Echo North
By Brian Barbeito

The way that led to there was sparse on the sides, and after the structures, as small and scattered about as they were, passed by, there was not much for a long time save for fields, and the sky met these fields far and far off, where there sometimes seemed to be a tree-line there in the horizon’s narrative. Eventually signs and earmarks of something crept up again, just when you got used to the endless spaces and were almost kind of resolved to it. A gas station, a billboard wooden but with steel legs, tall and loud, though faded now,- talking about marinas and eateries and listing kilometres. Then small statues of gargoyles and elves, of little women that looked like witches and little men that were stranger than any artist’s rendering of a forest sprite or guardian deva of the woods. These were spread out on a property, and down by there was a church, small, fifty pews, and the bell on top. The priest that had lived in back was spry enough, but then died like everybody dies in time- but hopefully he had eternity covered because he was fond of saying that when you meet God the words you want to hear are, “Well done good and faithful servant.”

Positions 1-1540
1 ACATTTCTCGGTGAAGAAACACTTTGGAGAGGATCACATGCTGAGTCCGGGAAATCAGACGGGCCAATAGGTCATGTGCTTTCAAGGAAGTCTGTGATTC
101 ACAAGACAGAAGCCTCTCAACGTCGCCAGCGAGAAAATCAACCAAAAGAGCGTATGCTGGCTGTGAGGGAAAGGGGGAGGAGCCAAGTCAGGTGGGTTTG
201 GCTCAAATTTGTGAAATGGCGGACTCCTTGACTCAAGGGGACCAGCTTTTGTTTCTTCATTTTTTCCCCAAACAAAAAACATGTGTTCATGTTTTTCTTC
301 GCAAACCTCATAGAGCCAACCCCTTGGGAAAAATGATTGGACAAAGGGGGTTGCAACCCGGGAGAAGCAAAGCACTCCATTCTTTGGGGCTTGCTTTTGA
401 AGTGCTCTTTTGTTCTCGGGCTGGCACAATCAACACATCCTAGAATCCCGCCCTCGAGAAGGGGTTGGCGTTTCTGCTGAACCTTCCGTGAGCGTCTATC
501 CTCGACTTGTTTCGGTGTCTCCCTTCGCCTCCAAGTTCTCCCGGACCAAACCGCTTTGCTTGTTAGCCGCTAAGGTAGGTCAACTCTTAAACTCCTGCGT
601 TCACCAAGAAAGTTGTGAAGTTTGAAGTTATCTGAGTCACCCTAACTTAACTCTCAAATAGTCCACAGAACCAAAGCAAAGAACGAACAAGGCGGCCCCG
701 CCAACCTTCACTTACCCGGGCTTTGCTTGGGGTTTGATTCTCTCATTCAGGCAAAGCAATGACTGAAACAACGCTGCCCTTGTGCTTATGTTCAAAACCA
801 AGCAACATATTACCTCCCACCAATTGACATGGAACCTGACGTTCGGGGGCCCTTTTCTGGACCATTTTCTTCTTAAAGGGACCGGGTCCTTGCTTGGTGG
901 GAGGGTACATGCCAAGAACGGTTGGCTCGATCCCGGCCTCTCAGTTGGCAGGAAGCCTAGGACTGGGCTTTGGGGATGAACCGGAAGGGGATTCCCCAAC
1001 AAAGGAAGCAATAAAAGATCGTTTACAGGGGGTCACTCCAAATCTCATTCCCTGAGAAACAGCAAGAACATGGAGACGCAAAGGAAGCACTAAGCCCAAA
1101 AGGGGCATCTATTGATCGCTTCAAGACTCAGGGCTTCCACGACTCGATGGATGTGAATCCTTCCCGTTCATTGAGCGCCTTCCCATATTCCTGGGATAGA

Beyond the church up that way, nobody went, because there wasn’t a reason. It was the other way that the asphalt turned and a street turned again into a little city with boats bobbing on the back shore walls, and luscious green lily pads were in still waters, and allowed little frogs to go and rest, or the fish to get some shade as they traveled past. The sun hit the little rural city and seemed to shine on it always, and in the far end of the area water vessels came in and out through an inlet that could be got to from the meandering waterways and passageways. The inlet led out, a series of large rocks on both sides where people gazed at birds, fished, or just watched it all, - to the larger lake, which was indeed vast. It was difficult to imagine how large the lake was, and infinitely more difficult to truly know in your mind and bones how big the world was. There, at that inlet, it felt as if one was at either the end or the beginning of a world- and though one couldn’t always be sure which, there was the certainty that it was somewhere significant. But to think that there were hundreds if not thousands of such inlets in places all over the world was another matter, and each town with a story, and each person with a tale and biography to relate, and each of these persons with a dream life, a work life, a romantic life, a health life, a culinary life, a psychic life, a karmic path, a dream world.